A Federal High Court sitting in Abuja Thursday upheld the validity of an executive order by President Muhammadu Buhari aimed at seizing assets of corrupt persons and institutions in Nigeria.
Buhari on July 5, 2018, issued the Presidential Executive Order which empowers the Attorney General of the Federation (AGF) to take steps, in liaison with relevant investigative agencies, to temporarily seize property linked with corruption pending investigation and conclusion of trial to prevent the dissipation of such assets.
The order was, however, challenged by two lawyers, Ikenga Ugochinyere and Keneth Udeze, who instituted a suit before the court to challenge its validity.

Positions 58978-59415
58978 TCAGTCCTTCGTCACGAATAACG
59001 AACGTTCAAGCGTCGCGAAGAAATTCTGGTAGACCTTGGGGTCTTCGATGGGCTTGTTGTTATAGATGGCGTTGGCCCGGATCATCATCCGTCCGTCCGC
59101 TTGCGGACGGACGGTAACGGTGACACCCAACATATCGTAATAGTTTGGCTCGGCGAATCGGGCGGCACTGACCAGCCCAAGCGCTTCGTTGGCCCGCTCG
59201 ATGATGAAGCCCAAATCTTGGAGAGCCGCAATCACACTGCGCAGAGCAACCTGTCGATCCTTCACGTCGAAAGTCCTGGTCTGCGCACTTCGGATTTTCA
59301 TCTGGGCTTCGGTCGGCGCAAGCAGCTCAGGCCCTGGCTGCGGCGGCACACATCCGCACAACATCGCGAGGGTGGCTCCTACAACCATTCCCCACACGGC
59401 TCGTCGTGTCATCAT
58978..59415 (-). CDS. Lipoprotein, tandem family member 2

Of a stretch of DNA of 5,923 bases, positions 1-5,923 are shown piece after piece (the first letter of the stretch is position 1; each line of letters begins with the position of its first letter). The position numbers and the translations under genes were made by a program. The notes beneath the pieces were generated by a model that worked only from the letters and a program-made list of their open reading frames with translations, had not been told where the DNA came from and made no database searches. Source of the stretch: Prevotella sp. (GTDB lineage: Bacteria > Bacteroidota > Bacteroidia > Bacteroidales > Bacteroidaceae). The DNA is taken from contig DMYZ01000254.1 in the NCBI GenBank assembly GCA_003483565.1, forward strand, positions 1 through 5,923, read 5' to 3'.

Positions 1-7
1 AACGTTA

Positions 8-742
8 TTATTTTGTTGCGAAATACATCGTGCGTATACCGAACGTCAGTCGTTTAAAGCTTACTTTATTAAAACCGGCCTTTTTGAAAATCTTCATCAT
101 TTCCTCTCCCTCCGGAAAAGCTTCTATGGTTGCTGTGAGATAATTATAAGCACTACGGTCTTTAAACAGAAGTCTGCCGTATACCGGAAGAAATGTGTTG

The judge, Justice Ijeoma Ojukwu Thursday, dismissed the suit for lacking merit and held that it was within the powers of the president, as granted by the Constitution, to issue executive orders for the execution of executive policies, as long as such orders do not offend the doctrine of separation of powers.
The Judge ruled that the order was issued as a policy directive for the implementation of provisions of existing laws, adding that it also recognised the right of every citizen to approach the court for redress if aggrieved by its enforcement.
She noted that the order seemed to give the AGF the discretion on when to seek court’s permission to seize any suspected property, said the AGF must, at all times, obtain a court order before seizing any asset.
She said such application for the court’s permission to seize any suspected asset could be made ex-parte.